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Photo: Woman takes photo with cellphone at a community meeting. Simone D. McCourtie/World Bank via Flickr

Oral statement delivered under annual full-day discussion on the human rights of women Panel 2: Advancing women’s rights in the economic sphere through access and participation in information and communication technologies (ICTs)

 UN Human Rights Council 38th Session, 22 June 2018

Speaker: Janine Moolman

Thank you, Mr President.

This statement is delivered on behalf of the Association for Progressive Communications and the Sexual Rights Initiative.

We welcome the full-day panel discussion focusing on women’s rights and information and communication technologies. It is particularly significant as the Council considers the report of the Special Rapporteur on violence against women and the resolution on violence against women, both focused on online violence.

The internet is also crucial for the realisation of women’s economic, social and cultural rights. Meaningful access to ICTs – including control over ICTs as a productive and key resource – play an important part in catalysing change towards advancing the status of women and girls and their human rights, towards equality and the elimination of discrimination. It is critical to examine the ways in which internet policy shapes the experience of women online and to not lose sight of the lived realities of women around the world.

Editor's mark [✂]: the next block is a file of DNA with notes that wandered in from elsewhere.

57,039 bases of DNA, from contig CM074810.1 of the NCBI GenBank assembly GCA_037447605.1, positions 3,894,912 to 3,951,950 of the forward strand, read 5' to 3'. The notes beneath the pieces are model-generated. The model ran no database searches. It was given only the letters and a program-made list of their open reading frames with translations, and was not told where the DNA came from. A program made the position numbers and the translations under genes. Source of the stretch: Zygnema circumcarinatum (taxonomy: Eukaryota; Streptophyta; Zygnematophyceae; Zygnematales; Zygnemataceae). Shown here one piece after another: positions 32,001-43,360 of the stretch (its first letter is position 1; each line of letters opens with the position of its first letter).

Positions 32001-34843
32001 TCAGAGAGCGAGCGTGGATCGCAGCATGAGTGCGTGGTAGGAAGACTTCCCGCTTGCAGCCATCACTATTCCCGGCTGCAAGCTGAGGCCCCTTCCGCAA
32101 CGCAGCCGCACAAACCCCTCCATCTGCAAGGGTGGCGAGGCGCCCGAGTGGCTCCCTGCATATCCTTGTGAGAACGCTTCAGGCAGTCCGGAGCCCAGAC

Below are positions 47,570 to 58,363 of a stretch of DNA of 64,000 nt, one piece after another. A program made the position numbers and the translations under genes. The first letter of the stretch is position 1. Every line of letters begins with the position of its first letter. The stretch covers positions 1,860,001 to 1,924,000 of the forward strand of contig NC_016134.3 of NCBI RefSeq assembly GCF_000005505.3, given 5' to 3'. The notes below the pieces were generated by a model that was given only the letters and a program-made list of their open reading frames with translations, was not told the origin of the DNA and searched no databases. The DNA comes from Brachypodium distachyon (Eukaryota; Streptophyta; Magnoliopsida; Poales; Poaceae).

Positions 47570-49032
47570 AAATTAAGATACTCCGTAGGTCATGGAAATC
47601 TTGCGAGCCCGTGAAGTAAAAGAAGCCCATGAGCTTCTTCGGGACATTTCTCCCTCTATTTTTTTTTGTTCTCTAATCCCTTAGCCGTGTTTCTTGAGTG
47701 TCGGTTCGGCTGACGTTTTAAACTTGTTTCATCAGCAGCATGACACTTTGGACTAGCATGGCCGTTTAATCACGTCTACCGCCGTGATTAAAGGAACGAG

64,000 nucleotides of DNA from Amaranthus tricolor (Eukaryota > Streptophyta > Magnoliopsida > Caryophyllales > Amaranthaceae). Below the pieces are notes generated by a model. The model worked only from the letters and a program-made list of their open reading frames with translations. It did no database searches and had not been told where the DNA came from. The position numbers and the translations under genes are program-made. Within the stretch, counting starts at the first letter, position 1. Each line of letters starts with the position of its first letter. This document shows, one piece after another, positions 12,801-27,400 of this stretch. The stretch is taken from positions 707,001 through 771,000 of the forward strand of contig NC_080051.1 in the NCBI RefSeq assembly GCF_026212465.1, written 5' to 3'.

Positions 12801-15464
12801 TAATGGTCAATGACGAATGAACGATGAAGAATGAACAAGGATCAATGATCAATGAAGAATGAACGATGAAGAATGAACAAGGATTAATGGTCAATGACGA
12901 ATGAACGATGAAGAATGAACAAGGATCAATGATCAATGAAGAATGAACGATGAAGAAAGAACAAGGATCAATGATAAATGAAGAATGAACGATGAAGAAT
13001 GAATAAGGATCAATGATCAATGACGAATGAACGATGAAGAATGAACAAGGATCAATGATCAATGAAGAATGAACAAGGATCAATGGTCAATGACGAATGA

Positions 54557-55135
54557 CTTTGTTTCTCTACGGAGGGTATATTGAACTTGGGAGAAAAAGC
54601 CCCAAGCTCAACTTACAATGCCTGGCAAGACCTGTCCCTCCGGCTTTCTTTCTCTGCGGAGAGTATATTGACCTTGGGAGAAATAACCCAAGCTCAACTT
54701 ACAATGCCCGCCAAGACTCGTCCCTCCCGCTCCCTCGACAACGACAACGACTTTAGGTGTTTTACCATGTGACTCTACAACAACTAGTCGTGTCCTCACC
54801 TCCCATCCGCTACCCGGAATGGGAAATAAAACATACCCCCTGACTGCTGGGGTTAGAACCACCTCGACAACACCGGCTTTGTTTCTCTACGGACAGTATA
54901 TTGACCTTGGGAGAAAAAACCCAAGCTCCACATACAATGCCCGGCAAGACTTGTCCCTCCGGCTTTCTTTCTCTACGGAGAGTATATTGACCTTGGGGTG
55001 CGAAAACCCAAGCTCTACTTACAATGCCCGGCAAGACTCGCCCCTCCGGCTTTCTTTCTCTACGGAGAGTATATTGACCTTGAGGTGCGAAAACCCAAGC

For example, for communities most at risk of injustice, including women, LGBTIQ persons, and women human rights defenders, the internet may be one of very limited places of access to critical information on sexualities and sexual and reproductive health and rights. This requires unrestricted access to the internet and the availability of encryption and anonymity-enhancing tools. 

It is important to have a gendered and intersectional analysis of new and emerging technologies in order to advance women’s human rights rather than reinforce and deepen existing inequalities. Emerging concerns include the impact of artificial intelligence (AI) and automation on precarious forms of gendered labour, as digitisation will impact middle- and low-income countries, and have a particular impact on low-end repetitive labour, often undertaken by women.

In order for new technologies to play an empowering role, it is essential that women’s rights perspectives be considered in their development and deployment.

Do the panelists have experience in breaking down silos between different actors and how can institutions like the UN support these conversations?

Thank you, Mr President.